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  2. I'm a little confused by Harriet's piece - I think she does wonderful work in general, but the article seems a bit short-sighted. In all areas of medicine, mental health or no, it is well-known that RCTs deal with idealized patient populations (usually), and medicine does involve a large amount of art in determining what exactly a particular patient needs and integrating the various RCTs to come up with recommendations for a particular patient. I don't think having an "eclectic" approach means anything - it could signify a clinician with excellent training in many evidence-based modalities or a clinical with no training at all. For a patient with borderline personality disorder, generalized anxiety disorder, OCD, and anorexia (not at all an impossible combination), a combination of DBT, CBT, EXRP, and FBT seems entirely appropriate to me, even though it is somewhat "eclectic" and combines various therapies. There is also a large amount of art in performing a particular therapy well, and there is lots of evidence showing that the relationship does indeed matter. I guess what I am saying is that even for someone who believes fully in the important of evidence-based practice in mental healthy, the article came off as maybe a bit narrow-minded. Which I don't think Harriet is, but somehow the article just didn't seem to pull together in the right way, and I understand why some of the comments are there.

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  3. It's all about context, here.

    The context of a piece like that, in my opinion, is that the public has NO IDEA what they are being offered or why. Patients and their families can't be expected to realize that what they are offered may be based on something solid or something completely inappropriate.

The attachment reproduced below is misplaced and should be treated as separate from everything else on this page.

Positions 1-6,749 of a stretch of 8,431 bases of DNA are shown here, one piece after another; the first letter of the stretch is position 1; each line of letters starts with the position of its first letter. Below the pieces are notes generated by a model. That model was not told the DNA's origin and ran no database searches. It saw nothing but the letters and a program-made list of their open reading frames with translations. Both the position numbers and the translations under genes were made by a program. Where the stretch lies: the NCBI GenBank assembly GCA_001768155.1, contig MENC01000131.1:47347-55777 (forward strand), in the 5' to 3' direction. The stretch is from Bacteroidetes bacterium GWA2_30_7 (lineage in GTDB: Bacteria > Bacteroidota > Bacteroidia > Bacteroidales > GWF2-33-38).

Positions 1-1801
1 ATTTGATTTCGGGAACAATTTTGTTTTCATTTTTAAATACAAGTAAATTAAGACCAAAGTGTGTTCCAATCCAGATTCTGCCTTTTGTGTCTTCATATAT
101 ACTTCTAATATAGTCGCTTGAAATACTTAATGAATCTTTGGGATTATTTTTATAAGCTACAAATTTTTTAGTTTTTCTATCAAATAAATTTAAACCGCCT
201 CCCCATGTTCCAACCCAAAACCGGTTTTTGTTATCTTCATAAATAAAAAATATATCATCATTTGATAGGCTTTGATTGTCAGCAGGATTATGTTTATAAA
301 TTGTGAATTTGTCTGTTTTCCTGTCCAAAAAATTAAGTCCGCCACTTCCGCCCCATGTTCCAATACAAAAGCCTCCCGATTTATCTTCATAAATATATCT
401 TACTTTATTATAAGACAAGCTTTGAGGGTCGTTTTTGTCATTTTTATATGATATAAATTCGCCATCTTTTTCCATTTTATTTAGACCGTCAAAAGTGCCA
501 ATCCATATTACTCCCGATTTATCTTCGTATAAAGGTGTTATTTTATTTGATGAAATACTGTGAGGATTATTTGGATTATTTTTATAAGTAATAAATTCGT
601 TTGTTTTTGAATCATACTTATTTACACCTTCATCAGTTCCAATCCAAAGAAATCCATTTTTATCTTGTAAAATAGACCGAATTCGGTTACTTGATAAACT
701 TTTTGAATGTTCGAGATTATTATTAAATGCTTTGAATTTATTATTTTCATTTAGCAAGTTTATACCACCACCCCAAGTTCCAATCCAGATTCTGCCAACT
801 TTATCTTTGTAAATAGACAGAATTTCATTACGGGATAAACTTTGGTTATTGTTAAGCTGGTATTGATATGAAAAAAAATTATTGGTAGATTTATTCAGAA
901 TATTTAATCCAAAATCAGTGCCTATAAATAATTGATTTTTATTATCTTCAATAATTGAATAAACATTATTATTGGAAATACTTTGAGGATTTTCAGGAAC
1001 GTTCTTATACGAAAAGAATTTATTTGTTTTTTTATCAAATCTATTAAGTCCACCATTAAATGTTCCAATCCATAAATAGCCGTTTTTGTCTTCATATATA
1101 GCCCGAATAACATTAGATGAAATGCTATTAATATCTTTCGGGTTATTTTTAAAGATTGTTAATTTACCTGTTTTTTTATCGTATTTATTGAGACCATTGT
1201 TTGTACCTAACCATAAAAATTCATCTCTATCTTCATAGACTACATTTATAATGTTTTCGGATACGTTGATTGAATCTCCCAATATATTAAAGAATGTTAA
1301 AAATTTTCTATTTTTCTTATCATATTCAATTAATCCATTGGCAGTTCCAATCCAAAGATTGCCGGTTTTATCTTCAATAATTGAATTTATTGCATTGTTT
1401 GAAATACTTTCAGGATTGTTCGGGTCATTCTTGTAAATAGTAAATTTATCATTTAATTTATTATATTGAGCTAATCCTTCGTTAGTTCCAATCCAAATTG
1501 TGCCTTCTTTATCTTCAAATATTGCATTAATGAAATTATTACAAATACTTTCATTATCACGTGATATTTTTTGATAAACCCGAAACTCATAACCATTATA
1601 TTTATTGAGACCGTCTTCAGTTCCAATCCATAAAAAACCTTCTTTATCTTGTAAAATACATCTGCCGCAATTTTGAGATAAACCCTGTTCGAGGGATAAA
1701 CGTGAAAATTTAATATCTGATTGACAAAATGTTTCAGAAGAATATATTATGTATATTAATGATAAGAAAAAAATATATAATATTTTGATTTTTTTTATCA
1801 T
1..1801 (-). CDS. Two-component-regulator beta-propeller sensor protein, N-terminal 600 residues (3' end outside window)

I don't think the article is saying, nor would I, that treatment for individuals should be done out of books and limited to only what has been studied and supported by the literature. The idea is that if you are treating mental illness you should be able to offer evidence-based approaches and be skilled at knowing when and how to innovate. Most of the psych field isn't doing that, and resists it.

    The opposite of evidence-based decision-making is myth-based decision making. It's about having a compass, not a rigid path.

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  4. I agree with the second anonymous... while I fully agree with the intention of the article, I think maybe it did not explain what an evidenced based approach means very well and I think it reads very one-dimensional. I have now re-read the article several times, trying to get a different feel for it, but it keeps leaving me with a bad feeling. Now, I actually think I agree whole heartedly with what HB means, but I don't think the article explains it very well

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  5. What the...? According to the film, 'Miss Representation,' 65% of women have an ED? Even with EDNOS (sorry, can't stomach the acronym, "FEDNEC") and BED that is crazy! I heard someone quote 25% - possibly not including BED but maybe she was including it - and thought THAT was nuts. Where are they getting these stats?

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  6. Weather, I'm with you in apoplexy about the inflated stats. Why do people think EDs need high rates, or growing rates, to be urgent? I don't need that: I don't want ONE patient to be unwell and I think the anguish of an eating disorder is worth caring about no matter what the prevalence.